They DO make good housedogs. In fact, the next time we are in the market for a housedog, a Pyr will be what I look for. In the absence of livestock to guard, they become excellent babysitters. I’ve heard of more than one Pyr pushing toddlers away from danger, and they not only tolerate small fry (goat kids OR human kids) crawling all over them, they adore it.
Even as a puppy, Galut never jumped up on us, and if I need to catch her and she’s being playfully (but annoyingly) evasive, I send my 5-year-old in after her. He just grabs her collar and brings her to me… a 45-pound boy leading 110-pound dog.
Most trainers will tell you not to trust the dogs around newborn livestock until the dogs are over two years old, and I have to agree. For the first two springs, I tied Galut in a corner of the goat-pen with a 20-foot chain till the babies were several weeks old. She was just too much of a puppy herself. She was so thrilled with the new playmates she’d grab them by the leg, hold them down with a giant paw and lick them till they almost passed out. Just like magic, the spring she turned two the over-exuberant teenaged puppy became a calm, benevolent matron.
I do have trouble when a baby goat imprints on her instead of its mother. Sometimes it takes the better part of a week to convince the little one that, cozy as Galut is, lunch comes from Mother.
With their size, you would expect LGD’s to eat you out of house and home. When an LGD is working on a large ranch in a remote area, the Gravy Train is scarce or non-existent, and these dogs have been bred accordingly. I feed Galut a one-pound coffee can of mid-quality dry food twice a day, and to be honest, the goats eat about 1/2 of that before she loses patience with them and scatters them with a giant “WOOF”. A friend of mine has to feed her dog away from the goats, because her goats are not impressed with her dog’s “WOOF” and ignore him. It is indicative of these animals’ temperaments that they will go hungry before hurting one of their charges.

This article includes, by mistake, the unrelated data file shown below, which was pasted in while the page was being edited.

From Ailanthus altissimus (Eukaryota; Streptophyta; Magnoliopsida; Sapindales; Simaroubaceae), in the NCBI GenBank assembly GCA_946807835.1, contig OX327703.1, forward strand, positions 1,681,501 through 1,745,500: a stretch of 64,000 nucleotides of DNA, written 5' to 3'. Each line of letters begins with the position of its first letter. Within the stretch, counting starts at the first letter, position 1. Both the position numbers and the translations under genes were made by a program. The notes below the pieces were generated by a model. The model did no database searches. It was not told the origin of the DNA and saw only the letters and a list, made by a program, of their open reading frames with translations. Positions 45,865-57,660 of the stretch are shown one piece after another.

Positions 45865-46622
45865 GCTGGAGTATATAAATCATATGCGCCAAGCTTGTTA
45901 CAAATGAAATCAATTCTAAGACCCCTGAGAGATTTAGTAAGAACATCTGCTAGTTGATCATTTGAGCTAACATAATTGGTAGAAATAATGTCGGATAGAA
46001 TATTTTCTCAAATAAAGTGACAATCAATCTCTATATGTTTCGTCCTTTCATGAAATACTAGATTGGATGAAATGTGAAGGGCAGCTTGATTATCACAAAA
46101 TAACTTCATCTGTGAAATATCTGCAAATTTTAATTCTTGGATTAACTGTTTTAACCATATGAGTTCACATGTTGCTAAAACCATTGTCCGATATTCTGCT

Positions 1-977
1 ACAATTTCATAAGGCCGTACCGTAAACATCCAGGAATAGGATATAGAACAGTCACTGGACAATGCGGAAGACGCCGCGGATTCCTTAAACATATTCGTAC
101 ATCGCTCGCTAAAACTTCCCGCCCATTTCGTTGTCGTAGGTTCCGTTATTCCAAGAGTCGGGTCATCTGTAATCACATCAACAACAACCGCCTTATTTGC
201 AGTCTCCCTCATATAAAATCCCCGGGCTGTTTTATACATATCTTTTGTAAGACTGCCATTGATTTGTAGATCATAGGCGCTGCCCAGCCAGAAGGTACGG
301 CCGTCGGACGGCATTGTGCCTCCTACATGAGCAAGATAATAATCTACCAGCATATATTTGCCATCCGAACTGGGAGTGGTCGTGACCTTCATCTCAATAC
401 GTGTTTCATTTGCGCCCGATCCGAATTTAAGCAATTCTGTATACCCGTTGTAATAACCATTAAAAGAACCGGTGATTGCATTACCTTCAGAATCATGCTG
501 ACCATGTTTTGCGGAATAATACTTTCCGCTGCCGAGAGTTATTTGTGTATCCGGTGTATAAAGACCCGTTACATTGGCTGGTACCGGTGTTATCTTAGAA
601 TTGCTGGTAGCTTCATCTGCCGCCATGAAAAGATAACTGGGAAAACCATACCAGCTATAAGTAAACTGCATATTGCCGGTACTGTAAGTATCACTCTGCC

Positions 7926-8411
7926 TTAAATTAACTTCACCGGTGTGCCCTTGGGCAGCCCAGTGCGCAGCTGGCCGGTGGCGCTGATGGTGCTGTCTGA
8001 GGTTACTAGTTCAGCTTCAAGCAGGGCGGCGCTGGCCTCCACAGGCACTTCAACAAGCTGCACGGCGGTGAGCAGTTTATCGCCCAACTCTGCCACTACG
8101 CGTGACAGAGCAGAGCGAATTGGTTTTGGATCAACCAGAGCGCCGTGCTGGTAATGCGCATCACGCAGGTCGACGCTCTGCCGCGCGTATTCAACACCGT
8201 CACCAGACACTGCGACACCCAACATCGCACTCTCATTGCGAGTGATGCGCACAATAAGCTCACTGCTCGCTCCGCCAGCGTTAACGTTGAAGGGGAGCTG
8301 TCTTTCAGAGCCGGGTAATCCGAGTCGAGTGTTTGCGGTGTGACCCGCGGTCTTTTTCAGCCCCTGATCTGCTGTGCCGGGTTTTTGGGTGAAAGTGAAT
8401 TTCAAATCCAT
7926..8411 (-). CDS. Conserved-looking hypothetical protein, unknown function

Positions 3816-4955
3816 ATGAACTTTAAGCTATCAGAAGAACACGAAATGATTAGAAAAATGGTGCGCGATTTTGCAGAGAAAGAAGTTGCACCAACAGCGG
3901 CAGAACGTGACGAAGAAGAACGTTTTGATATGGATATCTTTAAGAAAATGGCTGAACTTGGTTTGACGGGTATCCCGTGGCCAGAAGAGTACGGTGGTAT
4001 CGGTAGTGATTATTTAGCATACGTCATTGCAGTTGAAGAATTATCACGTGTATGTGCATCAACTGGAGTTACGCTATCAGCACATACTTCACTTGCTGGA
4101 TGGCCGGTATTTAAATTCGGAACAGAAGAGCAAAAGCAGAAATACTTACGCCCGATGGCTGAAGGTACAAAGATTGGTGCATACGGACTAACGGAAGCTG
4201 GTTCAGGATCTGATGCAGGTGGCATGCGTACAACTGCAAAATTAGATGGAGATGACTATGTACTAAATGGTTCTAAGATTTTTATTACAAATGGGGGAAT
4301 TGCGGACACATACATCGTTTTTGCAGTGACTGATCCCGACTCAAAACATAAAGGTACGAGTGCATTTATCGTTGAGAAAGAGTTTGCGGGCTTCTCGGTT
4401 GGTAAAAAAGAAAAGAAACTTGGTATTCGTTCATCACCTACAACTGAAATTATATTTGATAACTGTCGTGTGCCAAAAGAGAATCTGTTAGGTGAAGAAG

LGD’s can be found through online clubs, word of mouth, or newspaper ads. Unless you are interested in dog shows, registration is not important. As with all big breeds, hip dysplasia is a concern, and I would take it as a very good sign if a breeder had his/her dogs x-rayed to check for soundness, since dysplasia is hereditary and a dysplastic dog can’t do a very good job of guarding, will have a shortened lifespan and a lifetime of pain and discomfort.
It is important to get a puppy and raise it up with your stock, or a young dog who has been raised with stock. Our first “freebie” Pyr was an adult stray and she’d obviously never seen goats. She wanted to chase them, plain and simple, and promptly moved on to a home with two old ladies to care for and who love her right back.
A lot of folks let their LGD have free run of their property. This is fine if you have A LOT of property. Your LGD will decide how far his/her territory goes, and your neighbors may not appreciate the big doggie that keeps pushing THEIR kids back into YOUR yard. Galut lives in the goat pen with the goats, and once when a coyote decided my chickens were a daily-special buffet, I turned her loose in the horse pen (mostly heavily wooded) for a few days to convince the coyote to move along.
Prices are hugely variable. You can pay up to $1000.00 (or more) for a puppy with a fancy-shmancy pedigree if you want a show-dog. For a well-bred LGD, out of working parents, expect to pay from $150 to $500. Every once in a while, if you keep your ears open, make your desires known and have patience, you will luck into one like I did.
Whether your LGD’s charges are goats or toddlers and the predators are coyotes or burglars, these dogs will spend their lives keeping their family safe. When I have Galut filling the entire backseat of my car for a trip to the Vet, I look into those calm big brown eyes gazing over my shoulder. Even though she has never growled at anyone, I know that she would not hesitate to protect me.
It’s a good feeling.